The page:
Technology and Education Research

Topics: Education, Educational technology, Distance education Pages: 14 (3316 words) Published: January 22, 2015

Technology and Education: How do we know it is actually helping? Silvia Suchec
Professor Moore
ENGL 101 C
April 9th, 2014

Through various research on today’s technological growth, I have come up with a few subtopics of technology in education. There is a thorough discussion about not enough research being completed on this subject; making it difficult to understand if these resources are best for our students. I also go into depth on how much money is spent on these funds to incorporate technology in classrooms. Along with spending money, there goes the issue of schools within the same districts not having the same technological advances. Finally, recent studies are showing a big change in curriculum by incorporating e-learning classes to brick-and-mortar style education.

What do you see when you go into a typical 4th grade classroom today? Typically, every student has their own iPad that they use everyday and even take home with them. Watching them throughout the day you will see that the tablets are used in every subject from history, science and even spelling. But how long are these iPads going to last in our education systems? New technology is growing—and it’s growing fast. Technology is constantly changing and changing very quickly. It is creating both opportunities and challenges for schools. The opportunities include better access to rich multimedia content, the increasing use of online courses, and expanding the role of social networking tools for learning. At the same time, the pace of change creates major challenges for schools. To begin with, schools are constantly playing technological catch up as digital improvements emerge that require upgrading schools’ technological infrastructure and building new professional development programs. Some schools have been proficient at keeping up with those changes, while many others are falling far behind; creating a digital divide based largely on the quality of educational technology, rather than just simple access to the Internet like it used to be.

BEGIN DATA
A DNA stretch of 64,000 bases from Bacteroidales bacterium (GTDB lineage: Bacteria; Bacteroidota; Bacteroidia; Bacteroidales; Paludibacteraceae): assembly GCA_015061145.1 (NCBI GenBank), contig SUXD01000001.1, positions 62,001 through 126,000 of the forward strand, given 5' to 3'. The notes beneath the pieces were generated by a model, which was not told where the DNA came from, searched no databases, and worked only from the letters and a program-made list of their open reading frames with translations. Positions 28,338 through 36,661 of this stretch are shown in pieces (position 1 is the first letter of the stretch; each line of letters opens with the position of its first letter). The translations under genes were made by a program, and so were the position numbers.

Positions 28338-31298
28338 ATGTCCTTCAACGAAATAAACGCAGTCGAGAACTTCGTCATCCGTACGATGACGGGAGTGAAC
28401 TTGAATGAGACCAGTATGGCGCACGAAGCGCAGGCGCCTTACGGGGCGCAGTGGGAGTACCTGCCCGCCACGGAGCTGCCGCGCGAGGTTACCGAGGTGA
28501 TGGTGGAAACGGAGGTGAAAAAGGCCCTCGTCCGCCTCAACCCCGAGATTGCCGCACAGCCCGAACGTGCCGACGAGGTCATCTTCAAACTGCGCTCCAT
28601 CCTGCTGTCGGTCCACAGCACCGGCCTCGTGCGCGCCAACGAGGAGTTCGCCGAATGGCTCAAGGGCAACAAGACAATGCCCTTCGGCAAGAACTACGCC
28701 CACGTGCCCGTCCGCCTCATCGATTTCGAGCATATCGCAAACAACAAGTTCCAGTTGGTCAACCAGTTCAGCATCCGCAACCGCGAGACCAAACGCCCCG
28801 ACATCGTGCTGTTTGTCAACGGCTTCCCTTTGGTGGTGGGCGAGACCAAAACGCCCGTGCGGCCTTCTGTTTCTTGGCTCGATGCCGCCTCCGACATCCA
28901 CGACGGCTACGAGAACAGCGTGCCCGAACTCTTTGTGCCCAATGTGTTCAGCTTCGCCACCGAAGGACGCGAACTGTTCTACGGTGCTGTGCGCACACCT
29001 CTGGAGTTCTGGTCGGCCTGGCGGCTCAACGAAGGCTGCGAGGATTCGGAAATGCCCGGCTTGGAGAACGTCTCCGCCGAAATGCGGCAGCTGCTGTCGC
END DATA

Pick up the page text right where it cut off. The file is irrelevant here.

The evolution of educational technologies is so fast it also makes it increasingly challenging to determine what works best. Longitudinal research that takes years to do risks being irrelevant by the time it is completed because of shifts in the technological scene. The iPad, for instance, became popular in schools soon after it was released and well before any research could be conducted about its educational effectiveness. Following is a look at some of the hottest issues and trends in educational technology and how they are creating opportunities and challenges for K-12 schools.

Research on Technology Use in the Classroom
While there is much on-going research on new technologies and their effects on teaching and learning, there is little rigorous, large-scale data that makes for solid research. The very companies and institutions that have created and promoted the technology fund the vast majority of the studies available, raising questions of the research’s validity and objectivity. In addition, the kinds of studies that produce meaningful data often take several years to complete—a timeline that lags far behind the fast pace of up-and-coming technologies. For example, it is difficult to locate empirical data to support the case for mobile learning in schools—a trend that educators have been exploring for several years now—let alone data to support even newer technologies such as tablet computers like the iPad (Ash, Feb. 2011). The studies that do look at the effects of mobile technologies on learning are often based on small samples of students involved in short-term pilots, not the kind of large-scale, ongoing samples of students that educators and policymakers would like to see (Ash, Feb. 2011). However, there are a handful of large-scale studies that do point to trends and observations in the education technology...

References: Acceptable Use Policies in the Web 2.0 and Mobile Era. (n.d.). CoSN. Retrieved April 1, 2014, from
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Davis, M. R. (2010, June 15). Social Networking Goes to School. Education Week, 3, 16,18,20,22-23.
Davis, M. R. (2010, April 28). Schools Factor E-Courses Into the Daily Learning Mix. Education Week, 29, s4-s5. Retrieved April 1, 2014, from
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Evaluation of Evidence-Based Practices in Online Learning: A Meta-Analysis and Review of Online Learning Studies. (2010). Washington, D.C.: U.S. Dept. of Education, Office of Planning, Evaluation and Policy Development, Policy and Program Studies Service.
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